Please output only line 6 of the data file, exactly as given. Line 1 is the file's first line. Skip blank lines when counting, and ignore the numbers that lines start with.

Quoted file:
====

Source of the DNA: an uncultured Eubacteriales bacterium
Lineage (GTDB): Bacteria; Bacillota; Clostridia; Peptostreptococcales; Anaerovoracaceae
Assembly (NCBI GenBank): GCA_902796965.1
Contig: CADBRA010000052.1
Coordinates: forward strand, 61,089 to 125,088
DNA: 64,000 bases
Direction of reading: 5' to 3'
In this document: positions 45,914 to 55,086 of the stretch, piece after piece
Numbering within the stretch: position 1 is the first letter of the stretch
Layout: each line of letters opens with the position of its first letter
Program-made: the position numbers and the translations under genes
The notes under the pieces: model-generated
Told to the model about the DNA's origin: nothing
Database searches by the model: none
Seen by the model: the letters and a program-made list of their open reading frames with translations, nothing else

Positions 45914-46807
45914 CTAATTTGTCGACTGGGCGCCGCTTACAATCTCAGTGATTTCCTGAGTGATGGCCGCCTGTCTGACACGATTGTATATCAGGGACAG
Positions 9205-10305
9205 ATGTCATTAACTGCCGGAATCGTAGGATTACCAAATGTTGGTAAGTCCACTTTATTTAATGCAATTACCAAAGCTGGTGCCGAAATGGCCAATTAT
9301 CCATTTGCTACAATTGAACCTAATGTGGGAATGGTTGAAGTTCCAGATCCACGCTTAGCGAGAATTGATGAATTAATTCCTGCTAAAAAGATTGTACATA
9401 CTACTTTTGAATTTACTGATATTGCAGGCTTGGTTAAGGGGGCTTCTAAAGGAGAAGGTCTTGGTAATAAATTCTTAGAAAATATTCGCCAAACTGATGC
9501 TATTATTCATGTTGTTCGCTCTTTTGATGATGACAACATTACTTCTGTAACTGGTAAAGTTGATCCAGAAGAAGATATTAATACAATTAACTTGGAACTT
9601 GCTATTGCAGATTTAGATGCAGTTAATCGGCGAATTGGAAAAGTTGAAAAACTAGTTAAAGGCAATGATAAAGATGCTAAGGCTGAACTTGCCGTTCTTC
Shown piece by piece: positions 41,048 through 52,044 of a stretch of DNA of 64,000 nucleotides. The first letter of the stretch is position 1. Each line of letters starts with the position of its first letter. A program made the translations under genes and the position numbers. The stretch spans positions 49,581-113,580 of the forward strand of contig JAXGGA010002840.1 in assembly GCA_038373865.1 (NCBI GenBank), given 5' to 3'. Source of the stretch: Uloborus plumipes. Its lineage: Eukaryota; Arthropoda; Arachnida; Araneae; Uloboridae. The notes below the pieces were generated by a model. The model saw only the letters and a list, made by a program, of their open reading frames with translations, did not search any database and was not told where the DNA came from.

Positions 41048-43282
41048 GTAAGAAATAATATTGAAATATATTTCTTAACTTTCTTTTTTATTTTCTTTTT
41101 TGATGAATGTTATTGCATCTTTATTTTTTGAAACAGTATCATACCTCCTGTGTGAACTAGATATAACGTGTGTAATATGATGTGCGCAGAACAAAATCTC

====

DNA: 64,000 bases